The take-home message for me is that, whatever @ttmrichter is trying to achieve, it is going to be a) a matter of personal opinion and b) it might involve manual work :frowning:

If someone gave me this task, I would:

  • forget about the iso property;
  • collect all built-ins / imported_from(system);
  • throw in everything with file(.../swipl/library/*.pl);
  • use current_op/3 on a “clean” instance (nothing extra loaded);
  • decide what I consider “directives”;

… and see if the highlighting “makes sense”.

Sensible start. Some remarks.

I wouldn’t do that. There is practically nothing uncommon in there.

There is quite a bit of uncommon stuff there. Mostly for old legacy reasons. Others for being necessary building blocks that are themselves not very useful.

You can do that using the autoload property, but you’re getting quite some uncommon stuff.

Good, but you don’t need a clean system. Just do ?- current_op(A,B,system:C).

No real clue there. iso helps, but e.g., thread_local should be considered quite normal.

Logtalk has quite a few syntax highlighters that I assume are based on static lists of facts about Prolog/Logtalk. Personally I do not believe in Prolog syntax highlighting based on static data. Having dynamic operators makes syntax checking impossible and lacking keywords makes it really hard to get a grip on what some expression means in a particular context.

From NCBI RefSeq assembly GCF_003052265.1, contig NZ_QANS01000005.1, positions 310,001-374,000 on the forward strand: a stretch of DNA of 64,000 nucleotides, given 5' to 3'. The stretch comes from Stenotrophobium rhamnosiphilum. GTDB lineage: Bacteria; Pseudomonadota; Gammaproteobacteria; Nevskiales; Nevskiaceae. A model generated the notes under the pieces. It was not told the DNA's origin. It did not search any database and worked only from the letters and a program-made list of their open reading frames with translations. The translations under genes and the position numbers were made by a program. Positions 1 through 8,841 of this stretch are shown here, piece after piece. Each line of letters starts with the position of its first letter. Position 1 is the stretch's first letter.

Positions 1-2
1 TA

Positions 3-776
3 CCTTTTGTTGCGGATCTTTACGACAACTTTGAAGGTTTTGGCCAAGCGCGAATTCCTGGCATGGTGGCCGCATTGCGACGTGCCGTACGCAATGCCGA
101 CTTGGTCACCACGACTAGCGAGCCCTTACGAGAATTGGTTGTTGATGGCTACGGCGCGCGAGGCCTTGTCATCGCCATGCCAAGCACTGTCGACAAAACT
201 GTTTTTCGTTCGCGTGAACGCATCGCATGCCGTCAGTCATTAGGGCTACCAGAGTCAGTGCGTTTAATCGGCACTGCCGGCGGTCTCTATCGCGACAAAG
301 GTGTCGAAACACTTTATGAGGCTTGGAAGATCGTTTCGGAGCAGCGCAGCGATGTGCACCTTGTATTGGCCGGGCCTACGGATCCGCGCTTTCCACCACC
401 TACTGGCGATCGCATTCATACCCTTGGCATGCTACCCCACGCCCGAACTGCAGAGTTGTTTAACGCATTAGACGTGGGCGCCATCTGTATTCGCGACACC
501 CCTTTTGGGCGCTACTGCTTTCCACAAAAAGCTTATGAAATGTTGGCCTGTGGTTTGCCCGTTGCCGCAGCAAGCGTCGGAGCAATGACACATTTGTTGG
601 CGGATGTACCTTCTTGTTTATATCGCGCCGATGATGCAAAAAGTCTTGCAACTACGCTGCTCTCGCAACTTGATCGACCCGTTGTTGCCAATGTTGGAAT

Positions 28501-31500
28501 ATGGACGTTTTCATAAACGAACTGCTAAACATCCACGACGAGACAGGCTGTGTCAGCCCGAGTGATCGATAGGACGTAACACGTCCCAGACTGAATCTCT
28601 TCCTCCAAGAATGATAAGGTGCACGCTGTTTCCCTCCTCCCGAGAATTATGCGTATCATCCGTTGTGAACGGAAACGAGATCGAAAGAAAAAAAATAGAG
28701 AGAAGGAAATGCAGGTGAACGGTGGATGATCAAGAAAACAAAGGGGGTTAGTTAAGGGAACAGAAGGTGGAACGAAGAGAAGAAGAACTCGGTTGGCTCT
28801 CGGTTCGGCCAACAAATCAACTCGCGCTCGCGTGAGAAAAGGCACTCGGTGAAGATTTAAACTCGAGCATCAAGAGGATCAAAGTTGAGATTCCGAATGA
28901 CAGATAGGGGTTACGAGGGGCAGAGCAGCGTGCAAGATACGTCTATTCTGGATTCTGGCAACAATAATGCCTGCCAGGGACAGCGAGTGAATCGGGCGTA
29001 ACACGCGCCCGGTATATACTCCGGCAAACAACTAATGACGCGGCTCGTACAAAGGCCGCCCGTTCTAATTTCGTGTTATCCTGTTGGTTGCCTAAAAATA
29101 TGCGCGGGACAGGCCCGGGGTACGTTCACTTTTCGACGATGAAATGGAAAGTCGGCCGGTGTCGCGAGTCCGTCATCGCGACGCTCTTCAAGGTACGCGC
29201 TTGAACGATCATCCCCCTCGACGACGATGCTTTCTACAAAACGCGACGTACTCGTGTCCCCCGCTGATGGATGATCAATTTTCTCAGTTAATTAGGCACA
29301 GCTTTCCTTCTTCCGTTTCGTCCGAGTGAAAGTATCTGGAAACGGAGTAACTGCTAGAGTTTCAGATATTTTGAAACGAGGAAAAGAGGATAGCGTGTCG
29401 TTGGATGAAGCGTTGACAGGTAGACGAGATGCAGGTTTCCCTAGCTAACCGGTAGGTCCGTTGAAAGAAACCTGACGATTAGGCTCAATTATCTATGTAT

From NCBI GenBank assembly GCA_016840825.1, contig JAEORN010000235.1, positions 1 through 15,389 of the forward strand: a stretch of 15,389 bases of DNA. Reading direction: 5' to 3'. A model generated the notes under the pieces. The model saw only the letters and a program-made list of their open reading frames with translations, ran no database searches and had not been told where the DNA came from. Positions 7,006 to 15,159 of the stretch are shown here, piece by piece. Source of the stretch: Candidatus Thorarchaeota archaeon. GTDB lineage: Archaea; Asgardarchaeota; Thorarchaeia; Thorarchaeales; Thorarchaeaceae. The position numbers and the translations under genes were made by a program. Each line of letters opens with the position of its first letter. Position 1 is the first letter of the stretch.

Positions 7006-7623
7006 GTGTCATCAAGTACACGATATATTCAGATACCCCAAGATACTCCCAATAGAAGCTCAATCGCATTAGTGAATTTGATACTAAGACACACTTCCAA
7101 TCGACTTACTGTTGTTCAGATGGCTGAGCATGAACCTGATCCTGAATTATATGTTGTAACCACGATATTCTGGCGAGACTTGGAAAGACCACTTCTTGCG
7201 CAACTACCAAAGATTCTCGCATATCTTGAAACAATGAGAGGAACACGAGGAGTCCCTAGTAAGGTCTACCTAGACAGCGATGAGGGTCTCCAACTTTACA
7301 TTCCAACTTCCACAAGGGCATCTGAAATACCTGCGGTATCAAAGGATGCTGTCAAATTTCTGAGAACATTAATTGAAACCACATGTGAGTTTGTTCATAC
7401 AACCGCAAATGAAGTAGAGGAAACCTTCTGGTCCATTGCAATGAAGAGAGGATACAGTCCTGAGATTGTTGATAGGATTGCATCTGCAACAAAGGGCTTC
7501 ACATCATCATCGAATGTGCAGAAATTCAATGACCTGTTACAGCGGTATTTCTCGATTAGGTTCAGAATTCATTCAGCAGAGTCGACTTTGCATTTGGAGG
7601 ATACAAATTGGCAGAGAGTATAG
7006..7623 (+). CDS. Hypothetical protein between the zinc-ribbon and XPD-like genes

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More exactly, on static lists of Logtalk built-in constructs and Prolog official and de facto standard constructs (and thus Prolog dialect agnostic).

Having a more dynamic syntax highlighting is valuable but, given the diversity of IDEs and text editors, the current status of language server protocol specs and implementations, and specially personal preference, there’s no solution that will ever satisfy all users. Often, suggesting to a programmer to switch to another text editor is like suggesting a change to hair color. :stuck_out_tongue:


Neither do I any more :wink:

Only in the last few years I’ve had the questionable pleasure of writing code every day all day, and I have started to question many commonly accepted “truths” about what helps a person “program a computer”.

I mentioned “ergonomics” recently (apparently not a very widely used term, hmm). I use it exaclty as:

The science of the design of equipment, especially so as to reduce operator fatigue, discomfort and injury.

… where must add, of course, the part where we hope that the “operator” achieves what they meant to :slight_smile:

I searched and failed to find enough convincing empirical research into the ergonomics of programming languages or tools in general (any interesting links are highly appreciated!).

On the contrary, there seems to exists a strong dislike for empirical knowledge in computer science circles. I can’t help but remeber the following quip by Dijkstra Himself:

I mention this experimental evidence —for what it is worth— because some people feel uncomfortable with conclusions that have not been confirmed in practice. [emphasis mine]


For some reason I felt personally attacked :slight_smile:

In summary:

  • A good IDE is invaluable, hence, PceEmacs!
  • For a normal text editor, good enough is good enough. I have been using Paulo’s vim syntax file. It does enough (thank you @pmoura!)

I have come to terms with having to use three different IDEs on a daily basis. Take this as a testimony to the ability of humans to adapt.